Published on: March 10, 2014
by Health Canal:
For the first time in decades of research aimed at cracking Alzheimer’s disease, a team led by Georgetown University Medical Center investigators has developed and validated a simple blood test that can predict which individuals will experience cognitive decline or Alzheimer’s disease in two or three years.
The finding, published online today in Nature Medicine and to be featured in the April print issue, offers new hope for the development of drugs to delay or possibly prevent onset of the disease, for which there is currently no treatment. The numbers of people with Alzheimer’s are expected to explode – from 35.6 million worldwide today to an estimated 115.4 million by 2050.
“This is a very exciting finding because it finally gives us a good opportunity to make clinically meaningful advances in Alzheimer’s disease research and treatment,” says the study’s senior investigator, Howard J. Federoff, MD, PD, professor of neurology and executive vice president for health sciences at Georgetown University Medical Center.
The Georgetown team also included Amrita K. Cheema, PhD, Massimo S. Fiandaca, MD, Xiaogang Zhong, PhD, Timothy R. Mhyre, PhD, Linda H. MacArthur, PhD, and Ming T. Tan, PhD.
Getting Ahead of Symptoms
Federoff led a team of scientists that found a panel of 10 lipids—or fats—circulating in the blood could predict, with greater than 90 percent accuracy in the study population, who would experience symptoms of cognitive decline or Alzheimer’s disease within three years.
The five-year study followed 525 individuals in California and New York who were 70 years of age or older. Of the group, 46 were diagnosed with mild cognitive impairment or mild Alzheimer’s disease at the time they enrolled, and 28 went from having normal cognitive function to an impaired memory status during the study period. The blood test revealed marked differences in lipids between those who developed cognitive impairment or Alzheimer’s, and those who developed no signs of disease.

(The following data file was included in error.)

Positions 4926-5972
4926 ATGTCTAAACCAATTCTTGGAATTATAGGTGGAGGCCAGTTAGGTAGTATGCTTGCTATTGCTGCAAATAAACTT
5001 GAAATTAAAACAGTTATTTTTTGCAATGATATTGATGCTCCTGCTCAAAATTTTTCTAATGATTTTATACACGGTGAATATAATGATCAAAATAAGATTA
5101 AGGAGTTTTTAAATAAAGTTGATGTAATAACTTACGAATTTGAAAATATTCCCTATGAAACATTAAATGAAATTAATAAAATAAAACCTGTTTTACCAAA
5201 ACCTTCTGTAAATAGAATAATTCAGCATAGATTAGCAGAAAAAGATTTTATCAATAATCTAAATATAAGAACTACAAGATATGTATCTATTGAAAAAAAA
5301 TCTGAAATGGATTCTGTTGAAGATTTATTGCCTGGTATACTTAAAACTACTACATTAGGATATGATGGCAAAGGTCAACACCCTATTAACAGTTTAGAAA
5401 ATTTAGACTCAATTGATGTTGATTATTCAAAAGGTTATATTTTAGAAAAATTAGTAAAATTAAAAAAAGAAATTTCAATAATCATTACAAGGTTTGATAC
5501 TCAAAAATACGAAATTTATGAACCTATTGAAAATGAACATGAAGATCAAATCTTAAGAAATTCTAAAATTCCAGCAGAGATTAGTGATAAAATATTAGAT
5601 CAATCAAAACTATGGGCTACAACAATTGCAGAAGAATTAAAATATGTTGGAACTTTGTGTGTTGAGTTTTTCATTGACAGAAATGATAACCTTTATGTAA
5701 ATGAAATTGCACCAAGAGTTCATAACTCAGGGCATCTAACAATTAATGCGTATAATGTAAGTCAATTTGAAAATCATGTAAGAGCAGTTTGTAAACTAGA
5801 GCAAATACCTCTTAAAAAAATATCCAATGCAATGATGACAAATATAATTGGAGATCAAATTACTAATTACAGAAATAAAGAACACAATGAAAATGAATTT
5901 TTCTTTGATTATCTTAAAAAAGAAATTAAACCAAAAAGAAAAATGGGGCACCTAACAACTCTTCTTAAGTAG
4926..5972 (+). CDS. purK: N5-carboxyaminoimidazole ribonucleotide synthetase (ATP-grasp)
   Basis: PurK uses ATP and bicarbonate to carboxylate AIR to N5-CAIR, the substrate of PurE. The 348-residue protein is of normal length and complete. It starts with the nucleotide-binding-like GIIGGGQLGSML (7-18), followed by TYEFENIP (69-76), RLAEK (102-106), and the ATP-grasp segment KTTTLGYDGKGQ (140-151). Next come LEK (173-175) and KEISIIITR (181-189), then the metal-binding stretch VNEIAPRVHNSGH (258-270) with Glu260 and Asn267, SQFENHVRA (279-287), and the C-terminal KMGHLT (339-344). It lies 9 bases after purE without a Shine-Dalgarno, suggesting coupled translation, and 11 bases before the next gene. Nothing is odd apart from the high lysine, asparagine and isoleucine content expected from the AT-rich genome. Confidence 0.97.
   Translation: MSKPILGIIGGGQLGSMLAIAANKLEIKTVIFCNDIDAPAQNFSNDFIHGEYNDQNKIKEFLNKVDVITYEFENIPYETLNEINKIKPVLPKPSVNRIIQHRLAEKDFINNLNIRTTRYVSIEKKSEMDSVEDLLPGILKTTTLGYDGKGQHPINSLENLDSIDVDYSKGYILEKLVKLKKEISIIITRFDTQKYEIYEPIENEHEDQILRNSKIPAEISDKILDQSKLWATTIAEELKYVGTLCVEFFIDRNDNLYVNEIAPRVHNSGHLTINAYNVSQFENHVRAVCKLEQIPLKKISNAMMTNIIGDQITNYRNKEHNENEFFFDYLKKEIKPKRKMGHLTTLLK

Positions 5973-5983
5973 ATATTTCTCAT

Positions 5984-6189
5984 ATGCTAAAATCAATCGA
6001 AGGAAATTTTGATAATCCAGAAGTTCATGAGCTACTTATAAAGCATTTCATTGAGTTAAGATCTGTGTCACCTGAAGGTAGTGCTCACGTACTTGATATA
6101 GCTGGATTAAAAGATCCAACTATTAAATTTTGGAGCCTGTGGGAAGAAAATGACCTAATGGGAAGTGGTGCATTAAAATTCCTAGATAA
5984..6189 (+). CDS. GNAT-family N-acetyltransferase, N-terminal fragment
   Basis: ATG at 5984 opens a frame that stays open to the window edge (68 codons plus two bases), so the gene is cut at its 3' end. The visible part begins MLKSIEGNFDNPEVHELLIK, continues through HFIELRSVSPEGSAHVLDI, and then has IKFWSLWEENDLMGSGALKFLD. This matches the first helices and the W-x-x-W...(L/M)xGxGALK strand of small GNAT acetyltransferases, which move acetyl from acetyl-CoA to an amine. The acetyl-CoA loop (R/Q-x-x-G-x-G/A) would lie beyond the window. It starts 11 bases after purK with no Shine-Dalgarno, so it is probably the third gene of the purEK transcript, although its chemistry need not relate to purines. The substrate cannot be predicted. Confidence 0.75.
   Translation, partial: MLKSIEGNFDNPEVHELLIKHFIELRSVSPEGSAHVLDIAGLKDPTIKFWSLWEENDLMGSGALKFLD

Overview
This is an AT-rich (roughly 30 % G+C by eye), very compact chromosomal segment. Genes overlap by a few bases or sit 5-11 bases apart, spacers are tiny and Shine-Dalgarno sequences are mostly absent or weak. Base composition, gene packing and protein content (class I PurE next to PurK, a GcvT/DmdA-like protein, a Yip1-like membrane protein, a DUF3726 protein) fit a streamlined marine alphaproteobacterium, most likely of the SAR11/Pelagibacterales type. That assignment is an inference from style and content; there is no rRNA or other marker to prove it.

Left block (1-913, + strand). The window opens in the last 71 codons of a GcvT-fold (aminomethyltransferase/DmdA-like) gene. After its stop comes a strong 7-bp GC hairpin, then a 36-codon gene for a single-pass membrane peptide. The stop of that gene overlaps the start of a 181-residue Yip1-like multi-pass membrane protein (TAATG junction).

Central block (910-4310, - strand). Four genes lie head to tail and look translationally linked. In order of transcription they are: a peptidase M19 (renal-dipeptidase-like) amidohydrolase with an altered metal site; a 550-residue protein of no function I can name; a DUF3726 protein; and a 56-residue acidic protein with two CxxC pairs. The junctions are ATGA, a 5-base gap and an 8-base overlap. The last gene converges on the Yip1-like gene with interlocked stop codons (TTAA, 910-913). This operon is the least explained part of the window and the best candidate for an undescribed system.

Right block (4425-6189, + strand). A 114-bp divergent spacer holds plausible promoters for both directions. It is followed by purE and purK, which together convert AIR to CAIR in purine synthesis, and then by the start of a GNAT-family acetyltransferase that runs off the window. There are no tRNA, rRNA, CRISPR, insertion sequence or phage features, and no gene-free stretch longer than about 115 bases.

Investigators chose this age group because they were the most likely to develop memory problems within five years.
In addition to several Georgetown investigators, other team members include researchers from the University of Rochester, the University of California-Irvine, Rochester General Hospital, Unity Health System in Rochester, Temple University School of Medicine and Regis University School of Pharmacy in Denver.
The team determined that the 10 predictive lipids were molecules emanating from the destruction of brain cells.
The knowledge that a cognitively normal participant in a clinical trial possesses this telltale lipid profile will allow drug developers to see if experimental agents can prevent the onset of memory impairment at an earlier stage, Federoff says.
“There have been many efforts to develop drugs that were thought to modify the history of Alzheimer’s disease and sadly, all of them have failed. One of the reasons for this is that the agents were tested in patients who already have the disease and that is the wrong stage to evaluate disease-modifying therapies,” Federoff says.
While it is premature to know if treatment for a few years before the onset dementia can make a difference, Federoff notes that “for the first time, the potential for drug therapy can be tested in a smart and rigorous way.”
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